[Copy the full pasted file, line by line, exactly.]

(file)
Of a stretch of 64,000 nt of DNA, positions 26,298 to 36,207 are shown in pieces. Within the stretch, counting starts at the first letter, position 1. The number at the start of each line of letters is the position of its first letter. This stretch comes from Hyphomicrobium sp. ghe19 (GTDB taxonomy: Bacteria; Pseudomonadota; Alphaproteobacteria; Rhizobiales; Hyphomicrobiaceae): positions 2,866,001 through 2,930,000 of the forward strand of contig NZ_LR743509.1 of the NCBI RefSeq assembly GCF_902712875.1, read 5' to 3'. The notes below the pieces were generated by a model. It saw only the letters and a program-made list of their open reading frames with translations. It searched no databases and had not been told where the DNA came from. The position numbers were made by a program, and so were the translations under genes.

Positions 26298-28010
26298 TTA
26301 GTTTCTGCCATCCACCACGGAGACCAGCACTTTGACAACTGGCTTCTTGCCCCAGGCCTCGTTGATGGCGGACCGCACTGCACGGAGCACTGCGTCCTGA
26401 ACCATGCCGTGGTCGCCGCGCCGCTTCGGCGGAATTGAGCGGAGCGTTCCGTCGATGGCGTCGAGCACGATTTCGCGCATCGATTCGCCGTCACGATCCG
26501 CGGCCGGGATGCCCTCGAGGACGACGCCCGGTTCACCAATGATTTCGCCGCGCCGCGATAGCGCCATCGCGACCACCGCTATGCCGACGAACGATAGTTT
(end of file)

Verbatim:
Of a stretch of 64,000 nt of DNA, positions 26,298 to 36,207 are shown in pieces. Within the stretch, counting starts at the first letter, position 1. The number at the start of each line of letters is the position of its first letter. This stretch comes from Hyphomicrobium sp. ghe19 (GTDB taxonomy: Bacteria; Pseudomonadota; Alphaproteobacteria; Rhizobiales; Hyphomicrobiaceae): positions 2,866,001 through 2,930,000 of the forward strand of contig NZ_LR743509.1 of the NCBI RefSeq assembly GCF_902712875.1, read 5' to 3'. The notes below the pieces were generated by a model. It saw only the letters and a program-made list of their open reading frames with translations. It searched no databases and had not been told where the DNA came from. The position numbers were made by a program, and so were the translations under genes.

Positions 26298-28010
26298 TTA
26301 GTTTCTGCCATCCACCACGGAGACCAGCACTTTGACAACTGGCTTCTTGCCCCAGGCCTCGTTGATGGCGGACCGCACTGCACGGAGCACTGCGTCCTGA
26401 ACCATGCCGTGGTCGCCGCGCCGCTTCGGCGGAATTGAGCGGAGCGTTCCGTCGATGGCGTCGAGCACGATTTCGCGCATCGATTCGCCGTCACGATCCG
26501 CGGCCGGGATGCCCTCGAGGACGACGCCCGGTTCACCAATGATTTCGCCGCGCCGCGATAGCGCCATCGCGACCACCGCTATGCCGACGAACGATAGTTT